Radiation exposure remains a significant concern for ASD device closure. In an effort to reduce radiation exposure, the default fluoroscopy frame rate in our Siemens biplane pediatric catheterization laboratory was reduced to 4 fps in November 2013 from an earlier 7.5 fps fluoro rate. This study aims to evaluate the components contributing to total radiation exposure and compare the procedural success and radiation exposure during ASD device closure using 4 versus 7.5 fps fluoroscopy rates. T

Hill KD, Carboni MP, Doyle TP, et al. Variability in Radiation Dose and Image Quality: A Comparison Across Fluoroscopy-system Vendors and Generations of Equipment. Circulation. 2016 Nov 11;134(suppl_1):A12670.

To evaluate differences in radiation dose and image quality across institutions, fluoroscope vendors and generations of fluoroscopes for pediatric cardiac catheterization. There is currently little understanding of variability in the dose-image quality relationship across institutions, fluoroscope vendor and/or generation of equipment. We evaluated latest generation fluoroscopes from Phillips, Siemens, GE, and Toshiba, and an older generation Phillips fluoroscope (release date 2003) at three different institutions. Radiation dose was measured using an anthropomorphic dose-assessment phantom with effective dose in mSv estimated from Monte Carlo simulations. Image quality phantom images were scored on a 12-point scale by three blinded reviewers.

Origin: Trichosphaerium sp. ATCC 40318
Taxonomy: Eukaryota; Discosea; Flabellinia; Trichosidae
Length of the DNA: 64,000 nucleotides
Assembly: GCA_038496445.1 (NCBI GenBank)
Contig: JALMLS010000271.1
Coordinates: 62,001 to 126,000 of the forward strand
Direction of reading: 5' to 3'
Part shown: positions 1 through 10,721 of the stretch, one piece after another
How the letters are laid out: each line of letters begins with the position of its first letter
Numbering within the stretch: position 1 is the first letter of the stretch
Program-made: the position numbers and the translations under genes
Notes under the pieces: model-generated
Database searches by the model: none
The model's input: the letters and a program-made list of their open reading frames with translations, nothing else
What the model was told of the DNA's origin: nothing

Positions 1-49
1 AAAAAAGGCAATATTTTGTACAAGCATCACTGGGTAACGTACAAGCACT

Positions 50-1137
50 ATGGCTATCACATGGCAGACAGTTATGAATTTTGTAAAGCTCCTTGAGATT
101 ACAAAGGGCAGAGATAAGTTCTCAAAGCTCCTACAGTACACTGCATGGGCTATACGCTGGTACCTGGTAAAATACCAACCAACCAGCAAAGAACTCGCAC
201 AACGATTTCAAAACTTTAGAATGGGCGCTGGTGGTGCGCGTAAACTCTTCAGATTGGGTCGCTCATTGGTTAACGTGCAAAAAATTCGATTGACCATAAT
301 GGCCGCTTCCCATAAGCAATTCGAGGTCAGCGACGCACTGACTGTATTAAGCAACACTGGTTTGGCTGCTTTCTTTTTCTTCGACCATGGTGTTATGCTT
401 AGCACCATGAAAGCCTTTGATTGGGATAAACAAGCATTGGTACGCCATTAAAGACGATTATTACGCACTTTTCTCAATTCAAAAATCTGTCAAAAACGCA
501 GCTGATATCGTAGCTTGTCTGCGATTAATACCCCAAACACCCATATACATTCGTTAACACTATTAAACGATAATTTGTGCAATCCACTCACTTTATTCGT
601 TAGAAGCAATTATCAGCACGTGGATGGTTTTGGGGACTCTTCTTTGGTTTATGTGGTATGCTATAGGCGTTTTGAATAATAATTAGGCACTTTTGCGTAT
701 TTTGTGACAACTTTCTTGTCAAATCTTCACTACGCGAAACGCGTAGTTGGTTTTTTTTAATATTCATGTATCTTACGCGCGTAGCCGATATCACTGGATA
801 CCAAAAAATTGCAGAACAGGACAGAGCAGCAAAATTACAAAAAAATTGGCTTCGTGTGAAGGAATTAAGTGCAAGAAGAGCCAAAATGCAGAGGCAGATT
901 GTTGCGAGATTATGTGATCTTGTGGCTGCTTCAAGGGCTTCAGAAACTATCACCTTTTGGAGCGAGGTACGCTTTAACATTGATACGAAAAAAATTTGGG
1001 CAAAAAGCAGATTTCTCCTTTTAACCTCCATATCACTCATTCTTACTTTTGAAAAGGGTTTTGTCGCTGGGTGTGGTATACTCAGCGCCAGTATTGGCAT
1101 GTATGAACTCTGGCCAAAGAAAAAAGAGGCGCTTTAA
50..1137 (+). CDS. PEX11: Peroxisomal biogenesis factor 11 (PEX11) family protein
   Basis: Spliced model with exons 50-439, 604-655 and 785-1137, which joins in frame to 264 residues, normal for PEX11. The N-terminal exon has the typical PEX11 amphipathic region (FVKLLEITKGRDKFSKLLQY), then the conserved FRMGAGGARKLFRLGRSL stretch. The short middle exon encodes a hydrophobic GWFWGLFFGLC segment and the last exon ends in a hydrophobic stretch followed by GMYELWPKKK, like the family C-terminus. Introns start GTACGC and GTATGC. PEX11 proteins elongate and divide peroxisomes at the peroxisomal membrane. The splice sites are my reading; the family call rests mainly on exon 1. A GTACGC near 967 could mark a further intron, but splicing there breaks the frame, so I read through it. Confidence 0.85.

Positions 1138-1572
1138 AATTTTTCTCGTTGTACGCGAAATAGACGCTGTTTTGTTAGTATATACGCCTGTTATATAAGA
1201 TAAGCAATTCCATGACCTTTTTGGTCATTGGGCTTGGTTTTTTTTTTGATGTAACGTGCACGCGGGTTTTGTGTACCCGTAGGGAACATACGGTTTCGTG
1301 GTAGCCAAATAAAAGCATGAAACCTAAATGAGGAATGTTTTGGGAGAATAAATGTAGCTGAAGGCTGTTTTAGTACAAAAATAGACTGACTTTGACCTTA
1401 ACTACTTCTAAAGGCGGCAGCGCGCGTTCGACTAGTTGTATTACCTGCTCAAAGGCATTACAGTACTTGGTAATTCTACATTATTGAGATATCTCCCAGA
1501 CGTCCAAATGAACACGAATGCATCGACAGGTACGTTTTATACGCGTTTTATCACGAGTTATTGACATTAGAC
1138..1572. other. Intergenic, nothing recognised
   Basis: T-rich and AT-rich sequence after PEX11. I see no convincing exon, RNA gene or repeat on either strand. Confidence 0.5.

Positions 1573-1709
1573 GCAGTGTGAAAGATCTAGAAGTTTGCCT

Habib Geryes B, Bak A, Lachaux J, et al. Patient radiation doses and reference levels in pediatric interventional radiology. Eur Radiol. 2017 Sep;27(9):3983-3990.

From January 2012 to March 2015, children scheduled for an interventional radiological procedure in two French tertiary centres were retrospectively included and divided into four groups according to age: children younger than 2 years (A1), aged 2-7 years (A5), 8-12 years (A10) and 13-18 years (A15). Three procedures were identified: cerebral digital subtraction angiography (DSA), brain arteriovenous malformation (bAVM) embolization, and head and neck superficial vascular malformation (SVM) percutaneous sclerotherapy. Demographic and dosimetric data, including dose area product (DAP), were collected.